You walk away from Esme and Royce and feel your head swimming. You think about the parking lot where the Islander Express boards, back at Long Beach. You can see it—Long Beach, that is—off across the ocean. The boat has now rotated a great deal in the current and the waves and the breeze is now coming straight across the flat open surface of the bow and you can see Long Beach on one side of you, wide, brown, speckled with office buildings and calamitous civilization, and Catalina on the other side, narrower, hunched, isolated by the water, looking impossible and unreachable. It seems incredible to consider people there, drinking mai tais and shoving one another into the ever-rolling waves, clamorous over early-morning sand dollars and late-afternoon tide pool anemones, the hotels and golf carts, the touristy restaurants with faux-rustic walls, Polynesian waitresses in insulting grass skirts making tips from traders who buy novelty coffee mugs with cartoon letters enclosing faded photos of wind surfers and water skiers. How did they all get there? So far away? You’ve only managed half the distance.

You climb up the port-side ladder back up to the open-air deck and find Drew and Pauline speaking to each other right in front of the door to the Captain’s Lounge. Pauline gives you a half-embarrassed goofy wave and Drew immediately draws his face down into a morose far-away faint frown and then cracks up.

‘Oh, my parents, my parents,’ he says.

Joan and Charles, the crewman, are no longer here on the open-air deck. They are presumably in the Captain’s Lounge or through the door marked Do Not Enter: Boat Crew Only. The four teenage boys who were up here earlier are also gone, and you wonder if you missed their coming down to the bow and into the passenger cabin while your back was to the majority of the boat. The only people here on the deck currently, aside from yourself, are Drew and Pauline, before you, and Bob, who is standing by himself at the aft bulwark. He is turned away and leaned out over the drop down to the waves, doing something with his hands that you cannot see from your position at the top of the ladder.

‘Pauline,’ you say. ‘Drew.’

You realize that there is some kind of tension between the two of them that did not exist—that you noticed—the last time you spoke to the two of them. Pauline’s eyes look strained and although she is smiling at you the expression is wan and unconvincing. Drew, despite having copped to his earlier lies, seems genuinely glad to see you, if only to interrupt whichever conversation is occurring between the two of them.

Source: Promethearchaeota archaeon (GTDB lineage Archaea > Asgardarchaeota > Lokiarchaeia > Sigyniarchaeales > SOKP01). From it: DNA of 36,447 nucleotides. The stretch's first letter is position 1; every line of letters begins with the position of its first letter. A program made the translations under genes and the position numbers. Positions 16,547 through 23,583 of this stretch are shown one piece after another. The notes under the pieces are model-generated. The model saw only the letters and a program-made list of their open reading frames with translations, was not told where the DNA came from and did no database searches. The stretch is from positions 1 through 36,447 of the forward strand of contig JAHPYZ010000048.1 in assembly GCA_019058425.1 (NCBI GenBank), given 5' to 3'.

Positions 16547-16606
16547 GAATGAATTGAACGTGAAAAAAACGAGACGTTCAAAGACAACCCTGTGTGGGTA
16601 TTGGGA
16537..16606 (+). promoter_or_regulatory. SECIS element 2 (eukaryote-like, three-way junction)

‘Working the case?’ Drew says. He pulls your Islander Express notepad out of his back pocket. It is now folded in half, the thick cardboard backing distorted and wrinkled, the pages dog-eared together and several pulling away from the glue holding them to the pad. He unfolds it with both hands and you can see that he’s written a long list of names down the right-hand side of the first sheet. One of the names in the list catches your eye: Tom Cruise.

‘You’ve been a big help, Drew,’ you say. You walk away from them, leaving the notepad with Drew, and approach Bob.

The hulking rectangular shape of him in the absurd coral-colored Hawaiian shirt is still folded over the bulwark and as you get nearer you can see that he is holding onto the one torn-loose American flag that hangs limply from one grommet on its white pole. His big square fingers are trying to get the bottom corner where the second grommet has torn loose to reattach but it seems unclear whether he has any methodology in mind aside from blind optimism and hope.

‘How’s it going,’ you say to him. You put both your hands on the bulwark and lean forward a little to get your head into his peripheral vision.

He straightens up, dropping the flag back to hang like a dead rag. ‘Well,’ he says.

‘I thought of some more questions for you,’ you say. ‘About Marjorie.’

His grey eyes are cool and hard. ‘You’re still on that,’ he says.

You nod. ‘Did you know they were going to be on this boat today?’

‘I told you already,’ he growls, ‘of course not. “They”?’

‘Marjorie Shorter,’ you say. ‘And Esme.’ You watch his face.

‘I didn’t know,’ he says again.

‘Did you know that she’s your daughter?’ you say.

He looks at you for a moment and then barks a laugh. He does this somehow without smiling. He looks at you for a while longer, studying your eyes. You feel pinned to the floor. ‘I guess that could be true,’ he says, quietly. ‘Although the odds are probably against it, knowing Marjorie.’

‘I don’t know what you mean,’ you say.

He holds up two fingers pressed together and then spreads them in a deliberate fashion into a wide V. ‘She was one of those girls,’ he says. He sounds far away. ‘You couldn’t nail her down if you tried.’

‘And you did try,’ you say.

He waves the question away like swatting a mosquito.

‘Is that what you were talking about?’ you ask. ‘Earlier? I know you spoke to her.’ An idea occurs to you. ‘You gave her your ring,’ you say.

Bob closes his eyes and tilts his head up. The ocean breeze stirs the short haircut. ‘I’m not much of a romantic,’ he says into the wind.

‘You thought—what? You saw her again after thirty years and wanted her to stay with you?’ you say. You do not say it unkindly.

He opens his eyes again and looks at you levelly. ‘Let’s not kid ourselves,’ he says. ‘She’s living off of that scrawny chicken-neck kid. He can barely support himself as it is. I thought she could be better off.’

‘With you,’ you say.

He turns his head and spits slowly off the bulwark and into the ocean below. It makes no sound.

‘She said no,’ you say.

‘She’s not the type to get nailed down,’ he says to himself. He holds his right hand in his left and screws the high school class ring once around his ring finger. He looks up at you. He scowls.

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